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Digging Deep at Dmanisi Photograph by Kenneth Garrett
Members of an archaeology team ponder the prehistoric secrets buried in one of several pits they are excavating near Dmanisi, a medieval village in the republic of Georgia. Reid Ferring, who has spent nine field seasons working at Dmanisi, describes the site as a layer cake, with each layer representing a span in time. The stone walls at the top of the site date back to the fourth century A.D., but Ferring and his colleagues are most interested in the site's deepest layer, where they have unearthed the remains of hominins that died here 1.77 million years ago. This evidence suggests that human ancestors made their way out of Africa earlier than scientists had once believed.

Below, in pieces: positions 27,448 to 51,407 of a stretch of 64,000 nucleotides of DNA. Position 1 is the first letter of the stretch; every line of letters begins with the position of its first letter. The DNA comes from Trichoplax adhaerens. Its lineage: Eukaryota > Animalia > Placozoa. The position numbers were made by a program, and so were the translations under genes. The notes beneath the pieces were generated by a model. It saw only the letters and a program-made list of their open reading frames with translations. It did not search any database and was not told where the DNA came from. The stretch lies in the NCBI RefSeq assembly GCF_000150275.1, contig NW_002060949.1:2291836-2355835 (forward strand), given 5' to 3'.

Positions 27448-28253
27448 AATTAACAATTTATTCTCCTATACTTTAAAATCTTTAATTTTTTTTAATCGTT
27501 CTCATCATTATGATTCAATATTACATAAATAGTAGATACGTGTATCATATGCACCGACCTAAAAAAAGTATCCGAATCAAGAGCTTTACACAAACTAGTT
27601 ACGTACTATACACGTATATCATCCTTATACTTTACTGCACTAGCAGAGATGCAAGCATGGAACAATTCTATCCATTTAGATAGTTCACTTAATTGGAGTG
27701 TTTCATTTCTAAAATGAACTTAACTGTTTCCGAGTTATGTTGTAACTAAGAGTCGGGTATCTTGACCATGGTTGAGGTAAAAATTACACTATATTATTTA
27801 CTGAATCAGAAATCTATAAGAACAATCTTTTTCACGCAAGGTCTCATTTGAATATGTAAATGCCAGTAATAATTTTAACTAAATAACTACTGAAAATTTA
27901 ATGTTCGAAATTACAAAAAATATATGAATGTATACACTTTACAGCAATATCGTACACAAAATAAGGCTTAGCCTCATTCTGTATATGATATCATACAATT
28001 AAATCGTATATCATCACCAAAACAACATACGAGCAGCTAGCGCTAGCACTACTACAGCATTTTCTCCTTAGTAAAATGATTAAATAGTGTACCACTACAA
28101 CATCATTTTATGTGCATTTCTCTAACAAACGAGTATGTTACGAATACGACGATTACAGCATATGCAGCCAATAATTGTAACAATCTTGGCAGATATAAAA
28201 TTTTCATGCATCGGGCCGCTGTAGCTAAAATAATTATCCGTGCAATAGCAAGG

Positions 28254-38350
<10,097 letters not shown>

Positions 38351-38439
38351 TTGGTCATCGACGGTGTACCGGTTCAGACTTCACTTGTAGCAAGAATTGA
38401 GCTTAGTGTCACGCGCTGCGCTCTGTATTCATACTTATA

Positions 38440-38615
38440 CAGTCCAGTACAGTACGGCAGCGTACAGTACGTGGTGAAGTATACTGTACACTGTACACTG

Photo Fast Facts
Camera: Nikon F5 Film Type: Fujichrome Provia 100 Lens: Nikkor 17-35mm, f/2.8 Speed and F-Stop: 1/125 @ f/11
Weather Conditions: Warm and sunny Time of Day: Late morning Lighting Techniques: Natural light